All this started exactly 5 years ago. Yes, I'm not the fastest railroad modeler, but everything has an explanation.
First year went away just reading posts from different forums, magazines, catalogs, ... I also bought some books, one of them was a track plans book from Minitrix. That was one of the best investments I did as it gave me many ideas to plan my layout.
I also asked and searched information about how to build a solid structure, software to make the drawings, I found there are different "codes" in same gauge (code 55 and code 80), and I compared many manufacturers to decide the type and geometry of rails to use. I was just posting questions in forums, and I was unable to answer or help anybody.
During all this time I made many versions of the track plans, and in the last versions I moved from Minitrix to Peco code 55 geometry:
And finally all ended up in this track plan:
About the structure, "open frame" seemed the most comfortable method to build, but I decided to print and cut ribs to make it really adjusted to the plans, so I went for the difficult option:
And suddenly, when building the structure during the second year, I discovered the Digital world in trains!!!! Another stop, I should check again how to lay the tracks, how does it work, are there different systems, which is the best one?..... yes, I'm a little bit obsessed, I cannot just pick one of the options and go, I must convince myself first that I'm taking the right path. A lot of time after I realized not all my decisions where correct, but at least you must be convinced of that to begin.
I bought an Intellibox basic, one retrosignaling module, one outputs module, and in a small board I mounted a small oval with two switches and a two aspects signal. And started to learn how digital systems work, tried several software.....
And another decision was made: Rocrail and Loconet bus. It was not the best software (on those ages), but the concept of freeware and share your work (remember this is a hobby, not a business) attracted me. That's why I have a blog, and not a hobby shop in internet. Loconet bus was a property of Digitrax, but many manufacturers where using it and also self made boards were possible. I felt it was starting to be a quite open standard.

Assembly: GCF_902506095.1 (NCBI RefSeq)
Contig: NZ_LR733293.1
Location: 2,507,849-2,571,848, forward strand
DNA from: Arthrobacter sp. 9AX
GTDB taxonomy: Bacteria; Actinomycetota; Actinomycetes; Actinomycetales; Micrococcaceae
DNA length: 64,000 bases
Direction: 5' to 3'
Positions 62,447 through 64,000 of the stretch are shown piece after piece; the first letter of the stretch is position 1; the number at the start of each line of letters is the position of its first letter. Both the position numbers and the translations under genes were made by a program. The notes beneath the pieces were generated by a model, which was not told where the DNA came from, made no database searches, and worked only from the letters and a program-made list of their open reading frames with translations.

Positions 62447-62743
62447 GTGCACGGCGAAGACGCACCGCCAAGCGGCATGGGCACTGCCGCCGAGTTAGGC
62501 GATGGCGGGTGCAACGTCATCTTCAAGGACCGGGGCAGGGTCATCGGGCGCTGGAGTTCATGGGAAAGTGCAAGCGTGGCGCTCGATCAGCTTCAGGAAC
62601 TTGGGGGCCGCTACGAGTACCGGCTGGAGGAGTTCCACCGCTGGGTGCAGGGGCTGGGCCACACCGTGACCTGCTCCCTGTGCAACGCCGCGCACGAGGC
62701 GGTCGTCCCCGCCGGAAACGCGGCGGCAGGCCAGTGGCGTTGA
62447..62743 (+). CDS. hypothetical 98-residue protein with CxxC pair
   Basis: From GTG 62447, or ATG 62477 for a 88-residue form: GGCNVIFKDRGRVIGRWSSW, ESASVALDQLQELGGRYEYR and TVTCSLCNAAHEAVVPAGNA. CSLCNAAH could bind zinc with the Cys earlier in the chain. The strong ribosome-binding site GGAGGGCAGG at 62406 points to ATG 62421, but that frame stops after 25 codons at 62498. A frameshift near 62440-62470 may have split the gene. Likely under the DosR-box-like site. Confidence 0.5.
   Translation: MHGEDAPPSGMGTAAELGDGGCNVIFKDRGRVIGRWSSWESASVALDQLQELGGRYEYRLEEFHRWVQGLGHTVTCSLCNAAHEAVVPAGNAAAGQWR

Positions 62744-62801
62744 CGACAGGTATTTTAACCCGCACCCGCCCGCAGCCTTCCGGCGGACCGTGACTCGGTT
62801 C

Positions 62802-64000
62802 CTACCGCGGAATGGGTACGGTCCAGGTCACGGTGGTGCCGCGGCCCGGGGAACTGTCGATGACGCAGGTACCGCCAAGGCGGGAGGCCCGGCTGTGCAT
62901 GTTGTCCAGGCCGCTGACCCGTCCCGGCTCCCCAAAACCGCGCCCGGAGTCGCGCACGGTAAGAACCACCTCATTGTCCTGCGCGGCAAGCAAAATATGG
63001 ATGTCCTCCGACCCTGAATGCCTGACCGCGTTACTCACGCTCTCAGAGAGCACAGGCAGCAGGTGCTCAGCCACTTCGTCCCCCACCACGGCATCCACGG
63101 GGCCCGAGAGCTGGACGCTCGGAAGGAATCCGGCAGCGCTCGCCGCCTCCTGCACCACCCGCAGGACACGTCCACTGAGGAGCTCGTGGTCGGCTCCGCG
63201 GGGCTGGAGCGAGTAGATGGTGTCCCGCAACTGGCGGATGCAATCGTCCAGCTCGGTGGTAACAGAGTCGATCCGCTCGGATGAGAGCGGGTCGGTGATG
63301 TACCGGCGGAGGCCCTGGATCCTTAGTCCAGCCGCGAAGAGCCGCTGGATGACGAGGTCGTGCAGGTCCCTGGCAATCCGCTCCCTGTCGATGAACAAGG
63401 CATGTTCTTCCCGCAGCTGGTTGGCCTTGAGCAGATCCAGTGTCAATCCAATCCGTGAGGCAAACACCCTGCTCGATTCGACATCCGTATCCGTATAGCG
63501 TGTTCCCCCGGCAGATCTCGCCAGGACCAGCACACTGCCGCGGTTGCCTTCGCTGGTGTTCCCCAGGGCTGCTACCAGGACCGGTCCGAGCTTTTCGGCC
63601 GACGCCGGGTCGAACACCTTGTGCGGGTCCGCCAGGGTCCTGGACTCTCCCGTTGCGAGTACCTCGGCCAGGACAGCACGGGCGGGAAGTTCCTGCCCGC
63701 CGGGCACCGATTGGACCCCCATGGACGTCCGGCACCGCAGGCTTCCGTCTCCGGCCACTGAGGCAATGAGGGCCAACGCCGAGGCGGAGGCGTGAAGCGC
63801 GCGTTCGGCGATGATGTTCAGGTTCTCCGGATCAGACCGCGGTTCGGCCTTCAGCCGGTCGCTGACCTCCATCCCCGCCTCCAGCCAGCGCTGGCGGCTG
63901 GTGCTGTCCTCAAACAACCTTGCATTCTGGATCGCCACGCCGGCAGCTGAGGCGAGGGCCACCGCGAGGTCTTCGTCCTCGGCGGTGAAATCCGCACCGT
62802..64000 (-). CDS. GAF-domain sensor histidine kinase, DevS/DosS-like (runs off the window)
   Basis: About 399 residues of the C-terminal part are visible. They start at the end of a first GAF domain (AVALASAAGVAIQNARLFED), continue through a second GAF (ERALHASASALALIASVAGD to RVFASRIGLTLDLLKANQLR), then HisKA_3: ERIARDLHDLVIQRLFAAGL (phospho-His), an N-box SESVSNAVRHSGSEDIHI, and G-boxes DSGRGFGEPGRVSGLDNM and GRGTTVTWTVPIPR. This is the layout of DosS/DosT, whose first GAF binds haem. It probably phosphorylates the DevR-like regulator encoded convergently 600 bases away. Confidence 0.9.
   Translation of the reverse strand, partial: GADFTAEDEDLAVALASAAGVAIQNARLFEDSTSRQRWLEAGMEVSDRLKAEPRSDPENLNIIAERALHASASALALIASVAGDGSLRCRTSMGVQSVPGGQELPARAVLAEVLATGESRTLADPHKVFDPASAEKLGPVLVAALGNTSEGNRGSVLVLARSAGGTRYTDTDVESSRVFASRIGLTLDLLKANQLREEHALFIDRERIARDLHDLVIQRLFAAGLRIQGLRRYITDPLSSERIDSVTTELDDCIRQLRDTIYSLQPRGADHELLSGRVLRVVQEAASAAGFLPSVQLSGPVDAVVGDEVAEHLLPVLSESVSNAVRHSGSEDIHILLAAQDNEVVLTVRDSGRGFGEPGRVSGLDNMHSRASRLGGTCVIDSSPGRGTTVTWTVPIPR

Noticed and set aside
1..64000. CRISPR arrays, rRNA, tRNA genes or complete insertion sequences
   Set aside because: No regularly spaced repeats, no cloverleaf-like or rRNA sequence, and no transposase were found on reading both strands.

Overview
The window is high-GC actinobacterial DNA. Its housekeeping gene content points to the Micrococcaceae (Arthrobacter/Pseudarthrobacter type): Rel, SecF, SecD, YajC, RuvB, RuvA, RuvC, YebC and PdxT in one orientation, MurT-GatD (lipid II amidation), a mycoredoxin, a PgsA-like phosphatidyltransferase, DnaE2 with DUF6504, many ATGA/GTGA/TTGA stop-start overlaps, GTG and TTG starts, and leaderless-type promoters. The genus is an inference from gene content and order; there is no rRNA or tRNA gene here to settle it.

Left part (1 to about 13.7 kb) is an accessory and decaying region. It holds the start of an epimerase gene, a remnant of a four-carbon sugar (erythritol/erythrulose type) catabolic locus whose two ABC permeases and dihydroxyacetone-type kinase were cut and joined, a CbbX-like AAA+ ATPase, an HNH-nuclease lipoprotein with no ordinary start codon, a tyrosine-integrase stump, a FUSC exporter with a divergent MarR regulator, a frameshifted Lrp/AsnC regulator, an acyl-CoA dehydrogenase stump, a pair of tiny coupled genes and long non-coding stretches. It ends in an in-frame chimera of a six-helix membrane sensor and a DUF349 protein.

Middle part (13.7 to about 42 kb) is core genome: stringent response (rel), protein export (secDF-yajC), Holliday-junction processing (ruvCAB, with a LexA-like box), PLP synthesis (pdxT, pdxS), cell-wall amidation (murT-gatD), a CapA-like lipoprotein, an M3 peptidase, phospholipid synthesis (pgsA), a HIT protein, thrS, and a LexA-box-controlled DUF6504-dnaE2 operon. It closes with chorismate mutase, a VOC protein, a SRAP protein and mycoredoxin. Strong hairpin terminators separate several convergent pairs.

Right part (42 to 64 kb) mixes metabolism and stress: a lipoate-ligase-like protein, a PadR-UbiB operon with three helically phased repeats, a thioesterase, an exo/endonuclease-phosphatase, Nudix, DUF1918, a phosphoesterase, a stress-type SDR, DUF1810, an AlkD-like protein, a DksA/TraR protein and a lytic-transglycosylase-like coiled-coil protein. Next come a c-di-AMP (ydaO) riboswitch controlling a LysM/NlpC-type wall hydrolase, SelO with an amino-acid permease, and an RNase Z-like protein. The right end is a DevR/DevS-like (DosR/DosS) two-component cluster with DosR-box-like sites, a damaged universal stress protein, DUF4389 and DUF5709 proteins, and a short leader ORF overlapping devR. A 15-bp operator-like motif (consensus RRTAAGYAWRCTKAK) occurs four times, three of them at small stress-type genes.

It was time to continue, and the first rails where fixed to the board over the structure. I made my vacations to Japan (I'm a fan of japan, its culture, language, ...), and I discovered they are absolutely crazy about trains!!! And they share our N gauge, but at a different scale (1:150). So, I reconsidered again all my layout to make my little Japan at home.
|Layout at the Railway Museum in Saitama|
In the last two years I had to move my layout to the basement, it was too large for the room and became too difficult to access the rear part. I was also not convinced about Uhlenbrock Loconet Modules, and I found Peter Giling boards. High quality boards, low price, professional and smart design, and the widest range of modules and digital solutions for your layout. Moreover, it is possible to buy just the boards and solder the components by yourself.
And a friend, who masters electronics, was guilty for the last interruption: he showed me an Arduino and explained me it was an open source platform, it had infinite possibilities, there was a page explaining how to connect it to Loconet... so I spent another year more or less playing with Arduino, making a station announcer with it, controlling lighting and sound, building your own controller ... and having a lot of fun with it.
And yesterday, the last section of track was fixed and the oval closed. Now time for decoration, illumination, and many other works start!!!!
THANKS TO ALL THOSE WHO SHARED THEIR WORKS AND KNOWLEDGE, AND HELPED AND ANSWERED ANY OF MY QUESTIONS!!! THANK YOU.
Congratulations Dani on your "golden spike". Enjoy running your trains, enjoy the journey that this hobby is.ReplyDelete